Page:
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Join an Open-source Apps Challenge This Weekend

2014 April 9

By Darshan Karwat

Announcement for Baltimore-Washington Space Apps ChallengeWhen I attended a Google Solve For <X> event at the US Capitol building on a chilly afternoon last fall, I did not expect to come away with a seed of an idea that would sprout into one of my major projects here at EPA. Innovative collaborations are sparked in unexpected places.

On that afternoon I met Jenn Gustetic—a fellow aerospace engineer and the Prizes and Challenges Program Executive in the Office of the Chief Technologist at NASA—who said, “You should propose a challenge for the NASA International Space Apps Challenge.”

“Why not?” I thought.

The NASA International Space Apps Challenge is a two-day, worldwide, collaborative problem-solving event that brings the public, community groups, and government agencies together to produce open-source solutions. This year’s event is this weekend, April 12-13.  One of the challenge themes this year is Earth Watch.

“How cool,” I thought.  “How cool,” I still think.

I started with initial conversations with scientists and colleagues from the United States Global Change Research Program. Those conversations generated a host of ideas for challenges.

Over the past few months, we’ve whittled the possible ideas down to Cool It! and Community Visions of Climate Adaptation —  two of the twenty final Earth Watch challenges, and two of the six climate-related challenges presented on President Obama’s data.gov website.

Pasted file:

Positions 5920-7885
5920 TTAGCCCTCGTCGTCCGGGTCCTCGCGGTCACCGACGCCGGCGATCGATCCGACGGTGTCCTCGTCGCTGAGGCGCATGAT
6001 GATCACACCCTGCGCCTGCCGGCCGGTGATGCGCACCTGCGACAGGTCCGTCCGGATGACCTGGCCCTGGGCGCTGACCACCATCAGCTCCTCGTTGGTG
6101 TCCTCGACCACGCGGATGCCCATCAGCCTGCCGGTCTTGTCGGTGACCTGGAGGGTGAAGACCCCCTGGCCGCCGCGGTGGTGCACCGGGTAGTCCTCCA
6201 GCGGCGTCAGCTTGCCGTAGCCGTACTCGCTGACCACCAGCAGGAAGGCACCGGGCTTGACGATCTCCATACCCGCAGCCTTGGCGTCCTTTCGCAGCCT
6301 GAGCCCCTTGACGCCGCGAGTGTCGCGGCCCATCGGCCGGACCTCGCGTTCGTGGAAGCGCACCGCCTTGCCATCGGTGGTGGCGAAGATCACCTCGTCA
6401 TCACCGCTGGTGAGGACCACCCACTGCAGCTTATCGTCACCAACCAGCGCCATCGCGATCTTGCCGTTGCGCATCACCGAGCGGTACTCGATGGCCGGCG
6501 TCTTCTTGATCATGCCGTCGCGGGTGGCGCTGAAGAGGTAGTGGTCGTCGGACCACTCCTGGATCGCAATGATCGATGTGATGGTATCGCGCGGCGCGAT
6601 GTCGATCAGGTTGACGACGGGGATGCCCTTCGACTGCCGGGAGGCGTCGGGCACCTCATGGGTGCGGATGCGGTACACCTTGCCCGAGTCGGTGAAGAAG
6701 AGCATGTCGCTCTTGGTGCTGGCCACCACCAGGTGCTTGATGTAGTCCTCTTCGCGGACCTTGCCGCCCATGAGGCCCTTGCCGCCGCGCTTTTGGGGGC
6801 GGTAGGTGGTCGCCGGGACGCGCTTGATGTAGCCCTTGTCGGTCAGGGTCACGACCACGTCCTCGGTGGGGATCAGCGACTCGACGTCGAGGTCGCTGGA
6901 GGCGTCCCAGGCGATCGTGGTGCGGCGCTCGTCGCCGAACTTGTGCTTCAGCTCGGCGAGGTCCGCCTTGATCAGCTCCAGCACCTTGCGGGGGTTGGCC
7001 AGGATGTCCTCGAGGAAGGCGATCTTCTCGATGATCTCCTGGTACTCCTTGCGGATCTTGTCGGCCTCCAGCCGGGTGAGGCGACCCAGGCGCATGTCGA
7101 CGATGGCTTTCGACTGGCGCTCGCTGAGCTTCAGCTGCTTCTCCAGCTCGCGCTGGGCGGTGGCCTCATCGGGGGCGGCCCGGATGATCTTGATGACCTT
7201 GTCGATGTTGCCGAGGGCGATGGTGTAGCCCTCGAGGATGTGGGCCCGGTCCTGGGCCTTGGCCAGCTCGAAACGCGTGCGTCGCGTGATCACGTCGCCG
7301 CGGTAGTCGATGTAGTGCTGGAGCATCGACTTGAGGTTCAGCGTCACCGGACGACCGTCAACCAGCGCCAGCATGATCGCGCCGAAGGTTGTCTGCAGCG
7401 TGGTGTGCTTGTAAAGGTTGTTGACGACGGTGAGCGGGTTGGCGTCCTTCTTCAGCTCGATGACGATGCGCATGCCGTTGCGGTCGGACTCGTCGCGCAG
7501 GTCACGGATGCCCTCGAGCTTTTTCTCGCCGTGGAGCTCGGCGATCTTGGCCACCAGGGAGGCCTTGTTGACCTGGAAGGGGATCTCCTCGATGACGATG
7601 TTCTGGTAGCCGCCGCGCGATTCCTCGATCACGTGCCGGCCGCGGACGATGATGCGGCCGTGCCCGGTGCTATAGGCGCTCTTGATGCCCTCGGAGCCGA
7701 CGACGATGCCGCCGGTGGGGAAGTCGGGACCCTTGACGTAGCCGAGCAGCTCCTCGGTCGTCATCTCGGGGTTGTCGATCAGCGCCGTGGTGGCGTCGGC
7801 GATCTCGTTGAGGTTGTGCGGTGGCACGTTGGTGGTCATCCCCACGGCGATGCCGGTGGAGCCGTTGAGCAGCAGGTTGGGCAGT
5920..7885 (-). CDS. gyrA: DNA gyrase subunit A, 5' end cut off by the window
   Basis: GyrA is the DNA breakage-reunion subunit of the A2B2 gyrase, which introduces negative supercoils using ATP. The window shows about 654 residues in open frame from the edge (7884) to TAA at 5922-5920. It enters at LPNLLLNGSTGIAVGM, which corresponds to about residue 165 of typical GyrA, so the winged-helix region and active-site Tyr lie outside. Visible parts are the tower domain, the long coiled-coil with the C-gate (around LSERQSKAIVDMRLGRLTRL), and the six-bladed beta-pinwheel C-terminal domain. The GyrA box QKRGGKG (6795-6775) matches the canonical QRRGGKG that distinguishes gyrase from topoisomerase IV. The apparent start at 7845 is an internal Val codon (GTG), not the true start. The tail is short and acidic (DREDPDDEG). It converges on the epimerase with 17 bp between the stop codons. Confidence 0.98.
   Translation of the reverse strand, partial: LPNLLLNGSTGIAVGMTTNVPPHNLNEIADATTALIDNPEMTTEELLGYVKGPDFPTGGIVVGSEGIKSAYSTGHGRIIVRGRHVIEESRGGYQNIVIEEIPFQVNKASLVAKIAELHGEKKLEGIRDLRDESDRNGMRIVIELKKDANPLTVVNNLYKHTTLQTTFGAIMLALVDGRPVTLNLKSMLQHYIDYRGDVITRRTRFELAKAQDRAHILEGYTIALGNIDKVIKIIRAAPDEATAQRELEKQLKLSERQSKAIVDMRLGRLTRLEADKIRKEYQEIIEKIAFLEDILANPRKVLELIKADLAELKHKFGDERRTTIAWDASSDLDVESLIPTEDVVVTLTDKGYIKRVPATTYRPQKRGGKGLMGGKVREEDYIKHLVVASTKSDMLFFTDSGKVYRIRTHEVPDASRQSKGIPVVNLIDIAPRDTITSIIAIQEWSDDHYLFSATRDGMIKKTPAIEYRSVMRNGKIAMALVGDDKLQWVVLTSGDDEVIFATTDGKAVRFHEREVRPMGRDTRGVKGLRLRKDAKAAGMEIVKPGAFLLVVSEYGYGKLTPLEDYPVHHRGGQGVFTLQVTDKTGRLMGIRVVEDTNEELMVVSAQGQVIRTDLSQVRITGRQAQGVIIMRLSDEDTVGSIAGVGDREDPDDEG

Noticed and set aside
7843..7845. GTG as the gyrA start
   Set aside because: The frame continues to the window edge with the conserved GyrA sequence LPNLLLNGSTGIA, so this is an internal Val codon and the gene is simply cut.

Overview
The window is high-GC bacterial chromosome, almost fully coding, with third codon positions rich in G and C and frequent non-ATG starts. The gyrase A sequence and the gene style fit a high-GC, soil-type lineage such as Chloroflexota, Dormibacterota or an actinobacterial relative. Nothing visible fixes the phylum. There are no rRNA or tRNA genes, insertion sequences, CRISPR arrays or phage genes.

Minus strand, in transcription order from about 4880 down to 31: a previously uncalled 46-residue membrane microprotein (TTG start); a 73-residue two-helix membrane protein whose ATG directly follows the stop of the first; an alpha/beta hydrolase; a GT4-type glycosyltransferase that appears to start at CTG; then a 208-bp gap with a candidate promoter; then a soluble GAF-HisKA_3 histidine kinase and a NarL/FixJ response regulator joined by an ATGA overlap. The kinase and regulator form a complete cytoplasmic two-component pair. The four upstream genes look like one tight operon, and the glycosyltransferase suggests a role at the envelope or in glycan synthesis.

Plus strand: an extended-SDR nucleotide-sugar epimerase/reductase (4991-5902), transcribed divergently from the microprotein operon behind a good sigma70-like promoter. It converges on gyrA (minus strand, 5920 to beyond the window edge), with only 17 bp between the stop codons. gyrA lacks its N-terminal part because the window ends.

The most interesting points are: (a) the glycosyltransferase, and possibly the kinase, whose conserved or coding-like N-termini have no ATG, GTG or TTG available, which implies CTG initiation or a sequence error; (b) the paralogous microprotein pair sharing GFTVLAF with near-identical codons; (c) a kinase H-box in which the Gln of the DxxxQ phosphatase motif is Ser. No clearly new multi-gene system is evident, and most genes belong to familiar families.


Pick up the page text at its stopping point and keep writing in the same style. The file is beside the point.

Cool It! brings together hardware builders, coders, engineers, social scientists, teachers, and community members to create sensor kits that measure temperature and relative humidity, in several locations, in real time. The data they collect will be used  to educate the community about the urban heat island effect, weather, and climate.

Public Lab, a non-profit organization that develops and applies open-source tools for environmental education, will provide expertise and resources for the Cool It! projects after the end of the NASA International Space Apps Challenge. With the urban heat island affect disproportionately burdening underserved communities, Public Lab is the perfect organization to link Cool It! and community science with positive environmental outcomes for all.

By using the latest scientific data from sources like the 2009 National Climate Assessment, the 2007 Intergovernmental Panel on Climate Change Report, or the 2012 EPA Climate Indicators Report, builders working on Community Visions of Climate Adaptation will create apps, web interactives, maps, 3D models, and visualizations to help communities across the country adapt to a changing climate. People who sign up for this project will work with community residents, urban planners, and city officials to create climate adaptation plans that reflect community needs for the coming decades.

The Space Apps Challenge provides a working model of community collaboration, science, and education that addresses important environmental issues and promotes technological development to serve the needs of disadvantaged populations.

Attend and support a Space Apps staging location close to where you are this weekend, or participate remotely. To infinity and beyond!…and back down to Earth.

About the author: Darshan Karwat is an American Academy for the Advancement of Science (AAAS) fellow with the Innovation Team in the Office of Research and Development.

 

Editor's Note: The opinions expressed here are those of the author. They do not reflect EPA policy, endorsement, or action, and EPA does not verify the accuracy or science of the contents of the blog.

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2 Responses leave one →
  1. Matthew Goode permalink
    April 9, 2014

    This sounds like ma potentially good project for our conservation district to consider, re. heat islands.

    • Matthew Goode permalink
      April 9, 2014

      The heat island project sounds like one that our conservation district should seriously consider implementing.

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